____________________________________________________________ The Scottish Associations of South Australia Inc.
Tartan belongs to Scottish culture and is not only one of Scotland’s greatest icons but also one of the world’s leading national marks of identification.
Scotland is privileged to have such a strong and immediately recognisable image to proclaim the geographical or cultural roots of many who live in many other distant parts of the world. There are some 30 million people worldwide of Scots descent of which 11 million are in the United States, 4½ million in Canada and nearly 6 million in Australia and New Zealand.
There are believed to be over 5,000 tartans in existence and the number is increasing at the rate of about 135 per annum. It was in the early 19th century that the available range of tartans mushroomed from a handful of clan tartans to many hundreds of clan, district and fashion tartans.
Early Romans talked of the Celtic tribes wearing bright striped clothing - there was no word at that time for chequered. One of the earliest examples of tartan found in Scotland dates back to the 3rd century AD, where a small sample of woollen check known as the Falkirk tartan (now in the National Museum of Scotland) was found used as a stopper in an earthenware pot to protect a treasure trove of silver coins buried close to the Antonine Wall near Falkirk. It is a simple two coloured check or tartan which, was identified as the undyed brown and white of the native Soay Sheep. Colours were determined by local plants that could be used for dyes.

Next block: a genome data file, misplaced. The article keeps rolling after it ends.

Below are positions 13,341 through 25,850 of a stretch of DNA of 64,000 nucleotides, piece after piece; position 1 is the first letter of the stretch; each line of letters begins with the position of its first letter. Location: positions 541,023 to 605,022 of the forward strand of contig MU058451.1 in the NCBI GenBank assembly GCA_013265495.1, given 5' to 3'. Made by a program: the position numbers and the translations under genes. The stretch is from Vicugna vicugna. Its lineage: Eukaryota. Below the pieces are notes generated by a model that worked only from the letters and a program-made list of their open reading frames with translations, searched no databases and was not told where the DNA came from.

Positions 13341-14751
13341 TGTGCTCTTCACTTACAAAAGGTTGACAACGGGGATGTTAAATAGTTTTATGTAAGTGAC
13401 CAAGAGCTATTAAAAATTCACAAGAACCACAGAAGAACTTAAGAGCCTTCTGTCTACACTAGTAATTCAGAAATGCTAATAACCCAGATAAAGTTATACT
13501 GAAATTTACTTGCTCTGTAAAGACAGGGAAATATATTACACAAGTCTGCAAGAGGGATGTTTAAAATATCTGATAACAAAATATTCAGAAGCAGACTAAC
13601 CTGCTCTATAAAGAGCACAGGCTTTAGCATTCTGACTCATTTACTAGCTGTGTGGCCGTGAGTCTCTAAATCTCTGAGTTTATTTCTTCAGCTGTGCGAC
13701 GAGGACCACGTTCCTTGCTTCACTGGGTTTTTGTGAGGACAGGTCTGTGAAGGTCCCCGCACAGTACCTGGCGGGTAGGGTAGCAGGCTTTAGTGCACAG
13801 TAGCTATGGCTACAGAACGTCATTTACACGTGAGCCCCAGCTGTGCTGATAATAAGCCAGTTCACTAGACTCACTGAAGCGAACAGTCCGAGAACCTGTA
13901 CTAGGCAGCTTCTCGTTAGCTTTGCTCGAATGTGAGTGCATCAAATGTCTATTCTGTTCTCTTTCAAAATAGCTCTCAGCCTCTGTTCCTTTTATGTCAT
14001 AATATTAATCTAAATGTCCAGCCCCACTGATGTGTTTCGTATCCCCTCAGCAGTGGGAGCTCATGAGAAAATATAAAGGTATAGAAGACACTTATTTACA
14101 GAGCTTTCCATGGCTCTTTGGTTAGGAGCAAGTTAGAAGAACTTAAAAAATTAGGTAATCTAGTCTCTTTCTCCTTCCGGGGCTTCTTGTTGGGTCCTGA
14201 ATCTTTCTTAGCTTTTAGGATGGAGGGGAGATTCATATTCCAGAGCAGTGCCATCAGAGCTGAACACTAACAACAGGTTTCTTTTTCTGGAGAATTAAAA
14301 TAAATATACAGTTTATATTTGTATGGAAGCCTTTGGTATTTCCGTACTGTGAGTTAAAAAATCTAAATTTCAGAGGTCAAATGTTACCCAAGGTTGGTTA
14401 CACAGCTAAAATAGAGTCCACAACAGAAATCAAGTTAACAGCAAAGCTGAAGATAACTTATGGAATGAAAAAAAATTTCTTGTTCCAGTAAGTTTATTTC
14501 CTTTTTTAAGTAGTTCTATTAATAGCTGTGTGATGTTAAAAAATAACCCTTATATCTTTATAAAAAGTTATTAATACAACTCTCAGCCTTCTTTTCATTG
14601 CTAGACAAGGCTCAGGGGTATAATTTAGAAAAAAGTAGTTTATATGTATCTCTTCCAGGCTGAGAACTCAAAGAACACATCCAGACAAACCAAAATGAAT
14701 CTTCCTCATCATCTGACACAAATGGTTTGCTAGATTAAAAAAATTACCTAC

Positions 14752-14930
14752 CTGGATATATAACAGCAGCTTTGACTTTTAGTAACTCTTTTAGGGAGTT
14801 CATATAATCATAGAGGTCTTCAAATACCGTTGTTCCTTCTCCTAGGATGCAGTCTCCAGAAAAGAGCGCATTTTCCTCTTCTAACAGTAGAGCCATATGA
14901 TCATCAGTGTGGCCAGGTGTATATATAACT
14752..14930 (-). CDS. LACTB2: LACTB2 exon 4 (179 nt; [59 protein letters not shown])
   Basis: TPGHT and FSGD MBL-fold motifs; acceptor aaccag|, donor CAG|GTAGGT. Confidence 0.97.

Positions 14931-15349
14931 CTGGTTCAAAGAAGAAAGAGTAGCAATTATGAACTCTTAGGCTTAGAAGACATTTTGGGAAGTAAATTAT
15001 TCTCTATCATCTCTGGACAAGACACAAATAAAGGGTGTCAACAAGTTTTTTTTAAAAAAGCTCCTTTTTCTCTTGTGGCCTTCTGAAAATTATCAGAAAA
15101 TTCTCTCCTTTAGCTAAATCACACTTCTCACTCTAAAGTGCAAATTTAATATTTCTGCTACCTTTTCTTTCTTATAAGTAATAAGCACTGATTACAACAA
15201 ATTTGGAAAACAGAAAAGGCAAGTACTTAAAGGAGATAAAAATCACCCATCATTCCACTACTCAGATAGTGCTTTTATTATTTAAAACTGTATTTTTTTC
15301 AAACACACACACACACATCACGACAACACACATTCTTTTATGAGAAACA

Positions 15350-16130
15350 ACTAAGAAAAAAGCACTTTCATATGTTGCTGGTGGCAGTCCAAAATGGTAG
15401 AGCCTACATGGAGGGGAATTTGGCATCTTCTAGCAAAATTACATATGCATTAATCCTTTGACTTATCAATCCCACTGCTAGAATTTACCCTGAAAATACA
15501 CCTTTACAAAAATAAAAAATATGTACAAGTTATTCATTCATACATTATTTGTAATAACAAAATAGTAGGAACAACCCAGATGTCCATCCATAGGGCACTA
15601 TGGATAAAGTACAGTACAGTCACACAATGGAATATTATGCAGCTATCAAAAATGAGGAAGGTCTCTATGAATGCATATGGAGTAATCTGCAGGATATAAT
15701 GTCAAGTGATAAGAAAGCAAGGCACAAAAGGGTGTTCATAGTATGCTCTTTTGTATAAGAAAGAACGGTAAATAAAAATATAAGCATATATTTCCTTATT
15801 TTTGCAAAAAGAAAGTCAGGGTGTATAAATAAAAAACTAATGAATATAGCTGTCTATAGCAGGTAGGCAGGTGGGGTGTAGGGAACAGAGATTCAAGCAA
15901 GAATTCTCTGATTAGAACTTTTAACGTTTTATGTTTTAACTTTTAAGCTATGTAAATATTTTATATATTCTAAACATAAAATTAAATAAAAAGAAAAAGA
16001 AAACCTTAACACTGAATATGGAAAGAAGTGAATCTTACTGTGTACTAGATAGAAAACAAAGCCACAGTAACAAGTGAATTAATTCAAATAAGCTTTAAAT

Thanks to the personal planning of Sir Water Scott, the 1822 visit of King George IV to Edinburgh was to see Highland Chiefs being persuaded to attend the levee and other functions, all attired in their Clan tartans (some did not go). Almost overnight tartan became popular and families, who probably had never before worn tartan, (and hated the Highlanders) became the proud possessors of family Tartans. This along with Sir Walter’s romanticism of Tartan in his novels this was to aid the Clan and the Tartan to become synonymous.
Another great boost to tartan came from Queen Victoria and her Consort, Prince Albert. They fell in love with Balmoral - the Royal residence on Deeside in Scotland - and with tartan and all things Highland. Prince Albert designed the now world famous Balmoral tartan and they bedecked room after room with it, further consolidating the Victorians' romanticised view of the 'noble' Highlander.